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Meds mix-up blamed for US patient’s hospital death

Despite a lethal medication mix-up causing the death last year of an 81-year-old man in the US, who died 48 hours after being given the wrong drugs, the nurse involved has not been disciplined “because of the multiple process failures” that reportedly happened outside her normal role.

The patient had been admitted to CHI Saint Joseph Health Main in Lexington because of a gastrointestinal bleed, but this didn’t cause his death, according to the coroner’s report, which instead, blamed a medication mix-up.

LEX18 reports that the coroner stated the patient died from “complications of inadvertent administration (Naturalyte) in the setting of gastrointestinal haemorrhage”.

The nursing board’s investigation described a series of events that led to the patient being mistakenly given Naturalyte, a dialysis liquid, instead of a colonoscopy prep called GoLytely.

‘Multiple process failures’

Nursing board executive director Kelly Jenkins told LEX18 that fatal medication errors are very rare.

“When you go back and look at all the steps, from the time they got the order to give the medication to the time it actually hit the patient, there were multiple process failures,” Jenkins said.

Another expert questioned why the Naturalyte, which isn’t made to be ingested, was available in the ICU.

A letter written to the nursing board by the nurse’s attorney states that the dialysis team had left the dialysis liquid behind on the ICU floor and it could have been there for up to three days.

As a safety precaution, nurses have to scan barcodes on patients’ wristbands and then scan the medication they’re about to administer to ensure that the correct patient gets the correct medication in the right dose, Jenkins said.

In this case, the dialysis liquid, considered the colonoscopy prep medication, would not scan. The nurse called the hospital pharmacy at about 5.35pm on 30 June 2022, and told them it would not scan.

Rather than sending new medication or going up to check, the pharmacy sent a label to the ICU floor through a tube system used to send and receive medication and supplies. This was sent about five minutes after the nurse called.

The nurse gave the patient about 240ml of the Naturalyte, believed to be GoLytely, before the end of her shift, her attorney said.

A timeline in the file notes that the patient was “unable to tolerate” the liquid.

The doctor who’d initially ordered that the patient be given colonoscopy prep said he had to take the full amount ordered, according to the timeline and attorney’s letter.

After the first nurse left for the evening, another staffer gave the patient the rest of the liquid through a feeding bag.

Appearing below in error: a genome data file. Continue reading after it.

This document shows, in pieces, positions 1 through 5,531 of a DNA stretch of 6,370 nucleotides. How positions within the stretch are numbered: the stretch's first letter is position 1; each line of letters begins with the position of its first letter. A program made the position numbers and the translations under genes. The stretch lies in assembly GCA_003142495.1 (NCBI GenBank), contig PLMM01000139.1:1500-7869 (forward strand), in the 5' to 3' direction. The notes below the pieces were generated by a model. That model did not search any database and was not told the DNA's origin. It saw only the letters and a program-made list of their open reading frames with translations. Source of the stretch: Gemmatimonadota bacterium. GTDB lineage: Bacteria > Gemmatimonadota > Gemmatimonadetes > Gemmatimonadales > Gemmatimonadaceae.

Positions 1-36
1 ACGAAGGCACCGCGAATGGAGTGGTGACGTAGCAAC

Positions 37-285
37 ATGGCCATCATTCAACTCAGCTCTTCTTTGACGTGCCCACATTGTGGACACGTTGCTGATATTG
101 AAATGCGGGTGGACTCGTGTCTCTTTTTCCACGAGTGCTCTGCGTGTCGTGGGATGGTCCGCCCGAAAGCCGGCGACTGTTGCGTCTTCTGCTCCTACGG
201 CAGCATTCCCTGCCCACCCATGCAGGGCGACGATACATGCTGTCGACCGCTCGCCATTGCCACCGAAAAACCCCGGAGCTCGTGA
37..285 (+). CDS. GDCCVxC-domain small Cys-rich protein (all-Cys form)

The medication mix-up was caught at about midnight, and the patient died at 7.35 the next morning.

The nurse had been caring for three ICU patients at the time of the incident – more patients than she usually would have been caring for as the charge nurse on the shift, according to the attorney’s letter, which added that three nurses had been pulled from the
ICU that shift to work on another unit.

When the patient who ultimately died was transferred to the hospital, she took him on as a third patient.

Because of the multiple process failures that reportedly happened outside her role, the nurse was not disciplined by the nursing board.

However, in a letter, the board voiced concern that she had not visually double-checked the medication’s label before administering it.


Ohio State University Wexner Medical Centre’s medication safety officer Joseph Melucci said technology and fail-safes are in place to help staff slow down and avoid mistakes like this one.

While technology is used to help prevent mistakes, it can also lead to a level of over-reliance and complacency, both Melucci and Jenkins said.

“There's nothing like the human mind to evaluate the state of circumstances when you’re about to do something that’s risky for a patient,” Melucci said.

In the Saint Joseph case, he said it appeared that a workaround was used when the barcode didn’t scan.

According to the nursing board’s investigative file, the nurse involved in the Saint Joseph incident later attended training on how to avoid medication errors after the incident.

Just weeks later, she was able to prevent another potentially fatal medication mix-up before that medication ever reached the patient.

The Kentucky Board of Pharmacy is still investigating the incident.


Lex18 article – (Open access)


See more from MedicalBrief archives:


US former nurse convicted in lethal drug error sentenced to three years’ probation


Medical error and ‘chilling’ conviction of US nurse for criminally negligent homicide


NHS prescription errors contribute to 22,300 UK deaths a year







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